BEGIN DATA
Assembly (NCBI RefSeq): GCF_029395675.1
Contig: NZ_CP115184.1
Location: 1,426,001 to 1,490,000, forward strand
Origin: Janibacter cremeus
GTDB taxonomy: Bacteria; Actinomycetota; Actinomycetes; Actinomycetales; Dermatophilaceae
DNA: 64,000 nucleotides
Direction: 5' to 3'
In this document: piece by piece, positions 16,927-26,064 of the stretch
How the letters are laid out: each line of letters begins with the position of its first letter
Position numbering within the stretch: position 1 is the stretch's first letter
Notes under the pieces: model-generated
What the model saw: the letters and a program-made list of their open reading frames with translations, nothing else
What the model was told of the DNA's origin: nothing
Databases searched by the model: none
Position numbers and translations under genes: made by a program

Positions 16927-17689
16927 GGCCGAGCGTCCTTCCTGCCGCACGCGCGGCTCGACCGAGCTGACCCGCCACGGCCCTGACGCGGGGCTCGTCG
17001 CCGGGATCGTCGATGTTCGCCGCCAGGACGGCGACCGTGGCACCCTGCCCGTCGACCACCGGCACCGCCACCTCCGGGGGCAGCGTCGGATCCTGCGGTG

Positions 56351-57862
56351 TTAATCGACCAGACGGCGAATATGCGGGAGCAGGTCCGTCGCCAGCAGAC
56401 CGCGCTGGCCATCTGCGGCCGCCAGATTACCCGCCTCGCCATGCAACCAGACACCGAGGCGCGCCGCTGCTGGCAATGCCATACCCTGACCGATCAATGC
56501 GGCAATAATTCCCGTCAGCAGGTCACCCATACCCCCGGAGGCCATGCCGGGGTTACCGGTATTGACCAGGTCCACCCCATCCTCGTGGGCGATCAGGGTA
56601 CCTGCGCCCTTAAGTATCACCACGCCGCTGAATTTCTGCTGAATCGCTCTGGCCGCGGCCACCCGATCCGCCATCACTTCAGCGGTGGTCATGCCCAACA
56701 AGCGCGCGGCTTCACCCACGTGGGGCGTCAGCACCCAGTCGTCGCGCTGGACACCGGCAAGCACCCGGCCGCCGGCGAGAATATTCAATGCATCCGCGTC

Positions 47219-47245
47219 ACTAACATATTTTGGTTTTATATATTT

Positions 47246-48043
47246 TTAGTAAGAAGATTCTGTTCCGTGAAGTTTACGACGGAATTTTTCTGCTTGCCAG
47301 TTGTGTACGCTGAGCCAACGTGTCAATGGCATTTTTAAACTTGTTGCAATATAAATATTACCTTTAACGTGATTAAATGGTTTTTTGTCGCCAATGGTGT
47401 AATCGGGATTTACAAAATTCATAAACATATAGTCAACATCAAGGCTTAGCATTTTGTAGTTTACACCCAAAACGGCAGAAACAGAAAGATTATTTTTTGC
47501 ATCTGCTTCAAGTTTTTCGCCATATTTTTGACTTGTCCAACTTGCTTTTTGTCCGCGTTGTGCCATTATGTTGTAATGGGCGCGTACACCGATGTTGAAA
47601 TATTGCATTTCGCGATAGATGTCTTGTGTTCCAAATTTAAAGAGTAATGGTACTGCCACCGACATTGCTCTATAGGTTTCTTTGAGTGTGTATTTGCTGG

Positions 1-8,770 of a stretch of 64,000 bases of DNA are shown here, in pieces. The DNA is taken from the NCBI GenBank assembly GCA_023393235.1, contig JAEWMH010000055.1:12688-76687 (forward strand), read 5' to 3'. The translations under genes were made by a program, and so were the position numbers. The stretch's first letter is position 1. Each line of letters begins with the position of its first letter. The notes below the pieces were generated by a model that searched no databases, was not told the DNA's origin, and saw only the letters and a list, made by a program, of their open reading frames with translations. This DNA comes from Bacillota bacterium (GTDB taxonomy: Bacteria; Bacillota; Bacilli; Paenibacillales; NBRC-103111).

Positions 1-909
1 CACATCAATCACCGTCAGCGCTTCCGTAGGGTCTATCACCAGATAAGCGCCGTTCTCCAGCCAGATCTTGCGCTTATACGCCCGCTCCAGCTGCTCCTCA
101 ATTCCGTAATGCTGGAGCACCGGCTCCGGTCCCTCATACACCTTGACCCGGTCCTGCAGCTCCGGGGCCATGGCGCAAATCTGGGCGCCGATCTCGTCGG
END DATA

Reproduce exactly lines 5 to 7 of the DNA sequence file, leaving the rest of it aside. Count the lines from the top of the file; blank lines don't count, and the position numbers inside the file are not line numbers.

GTDB taxonomy: Bacteria; Actinomycetota; Actinomycetes; Actinomycetales; Dermatophilaceae
DNA: 64,000 nucleotides
Direction: 5' to 3'